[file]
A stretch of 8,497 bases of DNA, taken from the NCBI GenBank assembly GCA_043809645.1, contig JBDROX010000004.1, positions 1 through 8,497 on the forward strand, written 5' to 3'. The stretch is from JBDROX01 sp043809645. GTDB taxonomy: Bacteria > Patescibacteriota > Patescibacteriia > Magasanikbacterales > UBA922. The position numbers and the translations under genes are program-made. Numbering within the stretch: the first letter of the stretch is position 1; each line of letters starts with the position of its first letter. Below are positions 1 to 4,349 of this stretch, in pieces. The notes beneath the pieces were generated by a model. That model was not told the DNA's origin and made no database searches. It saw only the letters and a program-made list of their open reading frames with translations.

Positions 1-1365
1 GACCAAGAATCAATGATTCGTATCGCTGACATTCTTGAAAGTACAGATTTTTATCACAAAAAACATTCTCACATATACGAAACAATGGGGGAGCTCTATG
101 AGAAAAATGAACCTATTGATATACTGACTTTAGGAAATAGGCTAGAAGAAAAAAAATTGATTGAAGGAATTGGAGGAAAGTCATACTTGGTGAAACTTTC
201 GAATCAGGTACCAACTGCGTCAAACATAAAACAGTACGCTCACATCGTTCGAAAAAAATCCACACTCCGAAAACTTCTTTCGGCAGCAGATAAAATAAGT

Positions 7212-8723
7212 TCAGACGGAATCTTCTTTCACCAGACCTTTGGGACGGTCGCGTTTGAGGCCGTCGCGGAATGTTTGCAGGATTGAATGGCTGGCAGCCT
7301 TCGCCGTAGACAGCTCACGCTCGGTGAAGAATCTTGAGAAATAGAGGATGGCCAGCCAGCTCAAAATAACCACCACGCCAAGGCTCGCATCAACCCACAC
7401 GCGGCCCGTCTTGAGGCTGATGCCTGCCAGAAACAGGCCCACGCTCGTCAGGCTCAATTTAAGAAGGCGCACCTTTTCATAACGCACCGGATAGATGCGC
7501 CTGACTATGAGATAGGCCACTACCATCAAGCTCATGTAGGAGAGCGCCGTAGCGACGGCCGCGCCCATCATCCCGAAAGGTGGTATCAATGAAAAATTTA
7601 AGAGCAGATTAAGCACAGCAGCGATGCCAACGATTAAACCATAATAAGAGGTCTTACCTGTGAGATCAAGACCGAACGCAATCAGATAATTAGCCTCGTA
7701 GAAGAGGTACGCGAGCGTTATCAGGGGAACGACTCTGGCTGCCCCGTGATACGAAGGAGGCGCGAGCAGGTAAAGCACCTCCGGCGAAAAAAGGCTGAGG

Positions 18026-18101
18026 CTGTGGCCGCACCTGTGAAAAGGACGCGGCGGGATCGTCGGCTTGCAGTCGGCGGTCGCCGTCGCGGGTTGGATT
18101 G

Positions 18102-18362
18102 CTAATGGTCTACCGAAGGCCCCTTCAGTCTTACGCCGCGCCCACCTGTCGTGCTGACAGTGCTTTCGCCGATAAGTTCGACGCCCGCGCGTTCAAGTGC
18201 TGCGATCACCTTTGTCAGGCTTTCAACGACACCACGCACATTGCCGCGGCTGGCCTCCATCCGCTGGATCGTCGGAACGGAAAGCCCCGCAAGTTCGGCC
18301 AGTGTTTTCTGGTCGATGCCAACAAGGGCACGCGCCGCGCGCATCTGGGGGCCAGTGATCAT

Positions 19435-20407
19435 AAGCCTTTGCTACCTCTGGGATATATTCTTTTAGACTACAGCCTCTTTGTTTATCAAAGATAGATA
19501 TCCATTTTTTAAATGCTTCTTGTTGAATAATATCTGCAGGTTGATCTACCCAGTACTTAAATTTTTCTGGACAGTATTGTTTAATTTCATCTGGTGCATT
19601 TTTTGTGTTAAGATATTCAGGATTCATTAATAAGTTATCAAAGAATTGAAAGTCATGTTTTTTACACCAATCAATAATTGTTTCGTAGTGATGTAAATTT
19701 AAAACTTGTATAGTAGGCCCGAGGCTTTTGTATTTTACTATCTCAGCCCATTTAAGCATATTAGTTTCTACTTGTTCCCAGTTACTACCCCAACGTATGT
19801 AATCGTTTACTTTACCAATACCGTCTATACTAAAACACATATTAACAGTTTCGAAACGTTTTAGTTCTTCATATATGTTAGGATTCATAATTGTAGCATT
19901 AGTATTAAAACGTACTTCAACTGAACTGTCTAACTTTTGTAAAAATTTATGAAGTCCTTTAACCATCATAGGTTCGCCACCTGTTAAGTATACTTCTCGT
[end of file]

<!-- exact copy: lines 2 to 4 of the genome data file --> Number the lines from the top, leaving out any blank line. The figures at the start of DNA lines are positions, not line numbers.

Positions 1-1365
1 GACCAAGAATCAATGATTCGTATCGCTGACATTCTTGAAAGTACAGATTTTTATCACAAAAAACATTCTCACATATACGAAACAATGGGGGAGCTCTATG
101 AGAAAAATGAACCTATTGATATACTGACTTTAGGAAATAGGCTAGAAGAAAAAAAATTGATTGAAGGAATTGGAGGAAAGTCATACTTGGTGAAACTTTC